With ‘roasts’ and ‘diss tracks’ cropping up everywhere, has ‘cancel culture' gone too far?

With ‘roasts’ and ‘diss tracks’ cropping up everywhere, has ‘cancel culture' gone too far?

The online act of ‘getting rid’ of people can be problematic because it causes a herd mentality where rational thinking takes a back seat

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Rapper Kanye West’s comment on slavery caused outrage on social media.
Photo: AP

In mid-2018, American rapper Kanye West said in an interview: “Slavery for 400 years? That sounds like a choice.”

What followed was an outpouring of outrage on social media, and a single-minded desire to “cancel” West emerged. The “cancelling” culture is popular online. When somebody or something is no longer worthy of public support, they are “cancelled”.

Present-day young people care a lot of about political correctness, which is why the “cancellation” of people and companies for their un-PC, racist views, for example, is becoming increasingly accepted. What are the implications of this trend and where does one draw the line between right and wrong?

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This “cancellation” culture is deeply rooted in our heritage and goes way back. Using public favour to determine a person’s fate has, since the Roman era, been a popular concept. Although that type of brutality (think throwing people to the lions) is now obsolete, it remains in more subtle ways in modern times.

The herd mindset which produces these outcomes is more pronounced online than in real life. People on the internet don’t feel responsible for their actions. As part of a group of “cancellers”, they may not even be aware of the potentially disastrous repercussions the culture entails.

Some might argue that “cancelling” is for the greater good. For example, some view West’s incendiary comment that slavery is a choice as completely unacceptable, and say his “cancellation” is justified.

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There were also calls to “cancel” actress Emma Watson, too, because she once said that “feminism is not inclusive”. She publicly apologised and began to educate herself on gender equality. Afterwards, Watson felt like she could help share her views on the “new and diverse definition of feminism” as a UN Women Goodwill Ambassador. In these cases, “cancelling” may be viewed as a rightful response or one that helps bring about a positive outcome.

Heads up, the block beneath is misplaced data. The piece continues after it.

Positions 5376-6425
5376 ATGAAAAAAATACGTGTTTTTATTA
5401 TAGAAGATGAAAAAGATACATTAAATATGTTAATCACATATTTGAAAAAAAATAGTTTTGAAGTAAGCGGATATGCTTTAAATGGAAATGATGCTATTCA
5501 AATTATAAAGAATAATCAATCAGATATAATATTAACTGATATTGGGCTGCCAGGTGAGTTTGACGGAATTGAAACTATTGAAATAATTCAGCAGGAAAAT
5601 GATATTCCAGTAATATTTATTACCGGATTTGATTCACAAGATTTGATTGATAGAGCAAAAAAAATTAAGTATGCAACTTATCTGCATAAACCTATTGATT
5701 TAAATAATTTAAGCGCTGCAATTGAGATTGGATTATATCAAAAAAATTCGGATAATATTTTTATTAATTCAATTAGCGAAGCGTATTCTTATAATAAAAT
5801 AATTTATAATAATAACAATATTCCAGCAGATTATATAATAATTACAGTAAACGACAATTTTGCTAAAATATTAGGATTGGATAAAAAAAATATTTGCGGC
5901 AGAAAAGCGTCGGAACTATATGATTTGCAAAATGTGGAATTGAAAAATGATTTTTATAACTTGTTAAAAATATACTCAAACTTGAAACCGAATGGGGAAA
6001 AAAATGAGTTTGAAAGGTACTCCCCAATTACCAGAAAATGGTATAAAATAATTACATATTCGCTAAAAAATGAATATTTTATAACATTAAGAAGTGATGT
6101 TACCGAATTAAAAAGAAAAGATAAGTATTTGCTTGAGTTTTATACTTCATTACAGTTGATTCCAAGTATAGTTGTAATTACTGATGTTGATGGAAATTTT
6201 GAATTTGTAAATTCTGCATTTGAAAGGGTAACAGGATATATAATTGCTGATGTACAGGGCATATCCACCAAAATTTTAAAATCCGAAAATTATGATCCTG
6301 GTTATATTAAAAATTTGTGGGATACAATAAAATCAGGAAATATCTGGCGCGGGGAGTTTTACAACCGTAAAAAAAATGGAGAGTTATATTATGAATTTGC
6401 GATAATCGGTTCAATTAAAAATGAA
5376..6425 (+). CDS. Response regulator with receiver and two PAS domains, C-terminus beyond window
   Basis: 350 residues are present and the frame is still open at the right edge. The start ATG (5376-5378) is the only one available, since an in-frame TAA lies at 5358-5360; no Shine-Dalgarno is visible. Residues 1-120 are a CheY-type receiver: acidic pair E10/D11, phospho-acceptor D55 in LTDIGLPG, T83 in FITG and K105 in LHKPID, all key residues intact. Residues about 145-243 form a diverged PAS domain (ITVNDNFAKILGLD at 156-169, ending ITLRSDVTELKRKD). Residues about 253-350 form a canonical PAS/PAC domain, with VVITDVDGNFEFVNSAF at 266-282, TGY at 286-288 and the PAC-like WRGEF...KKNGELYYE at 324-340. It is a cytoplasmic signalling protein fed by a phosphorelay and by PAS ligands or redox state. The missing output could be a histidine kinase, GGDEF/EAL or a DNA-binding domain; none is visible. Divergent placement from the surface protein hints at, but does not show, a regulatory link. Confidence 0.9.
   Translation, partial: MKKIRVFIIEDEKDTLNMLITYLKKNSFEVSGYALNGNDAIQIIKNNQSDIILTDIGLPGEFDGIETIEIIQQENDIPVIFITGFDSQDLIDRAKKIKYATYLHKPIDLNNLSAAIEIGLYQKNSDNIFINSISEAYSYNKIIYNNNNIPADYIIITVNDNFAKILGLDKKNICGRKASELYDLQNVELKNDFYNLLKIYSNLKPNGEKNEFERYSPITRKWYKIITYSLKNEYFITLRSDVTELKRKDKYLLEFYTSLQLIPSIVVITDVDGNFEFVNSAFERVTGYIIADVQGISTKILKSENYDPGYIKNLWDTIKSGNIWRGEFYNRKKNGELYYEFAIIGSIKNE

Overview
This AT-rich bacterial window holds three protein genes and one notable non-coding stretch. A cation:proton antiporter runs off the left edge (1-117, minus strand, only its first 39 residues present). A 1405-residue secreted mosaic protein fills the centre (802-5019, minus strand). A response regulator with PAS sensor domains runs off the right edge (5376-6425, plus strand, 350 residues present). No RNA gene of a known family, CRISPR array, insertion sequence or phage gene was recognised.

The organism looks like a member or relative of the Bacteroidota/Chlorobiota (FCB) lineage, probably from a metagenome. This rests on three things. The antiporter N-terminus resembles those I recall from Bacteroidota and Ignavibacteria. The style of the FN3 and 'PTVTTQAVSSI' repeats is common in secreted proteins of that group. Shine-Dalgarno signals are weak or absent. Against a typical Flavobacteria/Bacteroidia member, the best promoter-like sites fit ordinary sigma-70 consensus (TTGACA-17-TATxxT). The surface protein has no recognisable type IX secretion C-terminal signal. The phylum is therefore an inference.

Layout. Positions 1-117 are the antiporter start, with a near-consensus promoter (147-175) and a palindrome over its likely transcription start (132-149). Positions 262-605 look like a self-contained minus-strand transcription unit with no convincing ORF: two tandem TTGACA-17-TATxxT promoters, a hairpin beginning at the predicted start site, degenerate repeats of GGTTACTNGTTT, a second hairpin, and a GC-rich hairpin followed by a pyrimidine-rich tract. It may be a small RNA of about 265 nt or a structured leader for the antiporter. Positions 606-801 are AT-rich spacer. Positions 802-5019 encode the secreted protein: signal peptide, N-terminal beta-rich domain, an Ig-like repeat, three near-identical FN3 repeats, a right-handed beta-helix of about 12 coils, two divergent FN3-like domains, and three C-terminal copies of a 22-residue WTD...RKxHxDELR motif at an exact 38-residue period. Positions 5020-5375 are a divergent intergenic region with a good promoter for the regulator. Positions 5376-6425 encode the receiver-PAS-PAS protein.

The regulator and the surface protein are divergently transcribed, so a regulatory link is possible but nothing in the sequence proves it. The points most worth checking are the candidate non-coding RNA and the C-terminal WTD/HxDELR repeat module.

On the other hand, the “cancelling” culture sometimes goes too far. Take, for example, the era of “diss tracks” in 2017/18. These “diss tracks” or “roasts” – songs created with the sole purpose of criticising a target – became all the rage on YouTube and other platforms. What began as making lighthearted fun of others became highly publicised feuds: competitions in which one would vilify one’s opponent, as they called for the other’s “cancellation”. These attacks are thinly disguised attempts at cyberbullying, which convince people to glorify the “cancelling” culture.

Actress Emma Watson was briefly 'cancelled' for a quote on feminism.
Photo: AP

So, here’s the question we ought to answer: should “cancelling” be cancelled? Maybe not. Extreme “cancellers” use slander and defamation. When they try to “cancel” others like that, they aren’t thinking critically. Thinking before typing, having empathy, and not judging things at face value can help minimise the trend’s harmful effects and maximise the beneficial ones.

So, while West’s comment on slavery were inexcusable, so is the argument that his entire life should be “cancelled”.

Edited by M. J. Premaratne

This article appeared in the Young Post print edition as
Has the ‘cancelling’ culture gone too far?

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